Gee, can you tell I’ve just finished writing a pirate novel? I came across a few fun pirate words and phrases I thought I’d share with you.
Scurvy Dog was an experienced, prolific pirate. Sweet trade meant piracy, and to go ‘on the account‘ meant you were turning pirate. A crimp was a swindler and shark bait was usually a lazy pirate or someone they wanted to feed to the fish. Dead man’s chest was a coffin, and a bilge rat was a disgusting person since the bilge was the lowest part of the ship usually filled with smelly foul water.
A landlubber was someone who was no good on a ship at sea, or better off on land. If you heard them talk of ‘dancin’ the hempen jig’ – it meant to hang to death, since the ropes for hanging were usually made from hemp. To keelhaul someone, meant to tie a rope around them and drag them under the keel of the ship and back up on the other side, usually getting scratched badly by the barnacles on the bottom of the boat.
And those pirates liked their rum of course. They also had grog, which was rum mixed with water to mask the taste of the bad water. (Water was usually no good in the olden days.) They also ate hardtack which were very hard crackers that if dry would last long, but if got wet would get maggots in them.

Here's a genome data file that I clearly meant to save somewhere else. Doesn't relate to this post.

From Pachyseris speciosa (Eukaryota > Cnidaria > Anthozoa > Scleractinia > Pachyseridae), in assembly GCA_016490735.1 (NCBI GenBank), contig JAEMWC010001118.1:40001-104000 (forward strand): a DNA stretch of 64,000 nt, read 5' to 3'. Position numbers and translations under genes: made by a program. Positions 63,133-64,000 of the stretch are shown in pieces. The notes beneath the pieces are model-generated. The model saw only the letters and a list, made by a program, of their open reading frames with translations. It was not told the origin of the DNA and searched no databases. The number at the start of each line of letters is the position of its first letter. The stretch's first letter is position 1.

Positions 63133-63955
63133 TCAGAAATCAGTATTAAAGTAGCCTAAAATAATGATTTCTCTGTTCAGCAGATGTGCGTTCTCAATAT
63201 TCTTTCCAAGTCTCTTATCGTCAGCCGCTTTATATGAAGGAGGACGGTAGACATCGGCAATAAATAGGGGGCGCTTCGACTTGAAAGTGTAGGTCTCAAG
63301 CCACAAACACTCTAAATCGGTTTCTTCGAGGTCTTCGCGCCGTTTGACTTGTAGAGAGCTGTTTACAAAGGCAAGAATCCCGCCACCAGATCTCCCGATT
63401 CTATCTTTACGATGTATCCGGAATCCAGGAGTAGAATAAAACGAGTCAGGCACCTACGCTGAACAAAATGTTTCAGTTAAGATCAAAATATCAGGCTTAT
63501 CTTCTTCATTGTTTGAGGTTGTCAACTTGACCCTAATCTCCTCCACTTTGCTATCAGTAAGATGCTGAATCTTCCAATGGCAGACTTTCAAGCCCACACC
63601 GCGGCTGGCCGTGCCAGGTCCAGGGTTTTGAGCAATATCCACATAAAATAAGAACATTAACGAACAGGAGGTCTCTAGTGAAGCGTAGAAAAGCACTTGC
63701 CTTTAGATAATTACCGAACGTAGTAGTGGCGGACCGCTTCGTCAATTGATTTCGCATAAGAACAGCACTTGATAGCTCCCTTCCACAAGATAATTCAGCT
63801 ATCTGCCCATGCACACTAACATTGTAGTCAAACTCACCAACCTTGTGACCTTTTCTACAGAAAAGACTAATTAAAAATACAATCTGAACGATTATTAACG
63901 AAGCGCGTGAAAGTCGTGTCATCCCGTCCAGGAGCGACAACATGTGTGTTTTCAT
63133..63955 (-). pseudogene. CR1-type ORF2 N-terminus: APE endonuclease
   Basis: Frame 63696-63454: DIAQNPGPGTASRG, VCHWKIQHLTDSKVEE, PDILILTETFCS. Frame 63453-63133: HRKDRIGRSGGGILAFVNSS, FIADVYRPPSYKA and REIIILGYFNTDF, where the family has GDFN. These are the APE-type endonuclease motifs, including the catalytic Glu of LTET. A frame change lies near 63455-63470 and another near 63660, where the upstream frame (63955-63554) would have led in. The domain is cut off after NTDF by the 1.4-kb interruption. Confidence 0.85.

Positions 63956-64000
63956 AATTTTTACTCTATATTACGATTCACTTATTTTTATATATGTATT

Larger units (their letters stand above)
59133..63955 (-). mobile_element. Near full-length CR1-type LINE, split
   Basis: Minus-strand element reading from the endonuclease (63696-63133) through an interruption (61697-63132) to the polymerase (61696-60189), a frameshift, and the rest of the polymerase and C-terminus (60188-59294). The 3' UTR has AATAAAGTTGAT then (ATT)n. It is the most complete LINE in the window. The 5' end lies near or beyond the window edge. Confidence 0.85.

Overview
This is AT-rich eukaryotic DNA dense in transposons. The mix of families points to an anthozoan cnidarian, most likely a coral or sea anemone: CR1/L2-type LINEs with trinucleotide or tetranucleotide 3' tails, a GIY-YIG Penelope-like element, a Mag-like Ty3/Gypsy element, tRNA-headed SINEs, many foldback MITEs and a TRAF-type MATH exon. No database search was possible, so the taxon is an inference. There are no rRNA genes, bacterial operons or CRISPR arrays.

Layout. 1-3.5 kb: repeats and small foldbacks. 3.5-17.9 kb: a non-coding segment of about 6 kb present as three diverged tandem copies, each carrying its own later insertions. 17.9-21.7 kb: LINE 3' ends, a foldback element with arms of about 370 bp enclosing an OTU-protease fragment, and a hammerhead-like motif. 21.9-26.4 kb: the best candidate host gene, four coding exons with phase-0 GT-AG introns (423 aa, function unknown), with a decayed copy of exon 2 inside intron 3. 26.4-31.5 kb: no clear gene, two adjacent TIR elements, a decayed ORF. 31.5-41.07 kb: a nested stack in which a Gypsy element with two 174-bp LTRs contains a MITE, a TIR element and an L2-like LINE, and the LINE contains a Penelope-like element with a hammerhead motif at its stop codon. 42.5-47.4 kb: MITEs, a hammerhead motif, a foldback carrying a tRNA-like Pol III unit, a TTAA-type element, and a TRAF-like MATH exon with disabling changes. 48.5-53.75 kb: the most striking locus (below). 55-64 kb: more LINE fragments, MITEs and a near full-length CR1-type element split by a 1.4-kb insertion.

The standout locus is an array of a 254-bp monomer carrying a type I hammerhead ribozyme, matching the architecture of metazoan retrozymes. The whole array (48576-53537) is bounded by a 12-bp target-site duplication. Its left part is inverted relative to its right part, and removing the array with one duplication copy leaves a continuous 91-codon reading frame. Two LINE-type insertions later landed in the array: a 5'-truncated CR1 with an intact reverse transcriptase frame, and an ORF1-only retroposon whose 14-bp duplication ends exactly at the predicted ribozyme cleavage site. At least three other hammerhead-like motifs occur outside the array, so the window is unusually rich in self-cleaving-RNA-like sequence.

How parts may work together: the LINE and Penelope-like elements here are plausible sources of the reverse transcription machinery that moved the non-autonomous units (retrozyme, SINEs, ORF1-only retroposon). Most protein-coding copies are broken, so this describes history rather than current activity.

To swear, they would say something like ‘Damn yer eyes‘ and to threaten someone – ‘I’ll crush ye barnicles.’
Well, writing a 14th century pirate was not easy, let me tell you. The ships they had back then were not your normal pirate movie ships and they did not dress that way either. I really wanted to give my pirates a pair of breeches, but couldn’t. As is, trying to write something romantic in a time when the plague just knocked out half of Europe is a challenge in itself. Oh, and did I mention the fact it is my heroine who is the pirate? Yep, I like a challenge alright.
Lady of the Mist is the 4th and final book in my medieval, Legacy of the Blade Series. So sit back on the poop deck with your feet up on a tun and grab a tankard of rum and enjoy!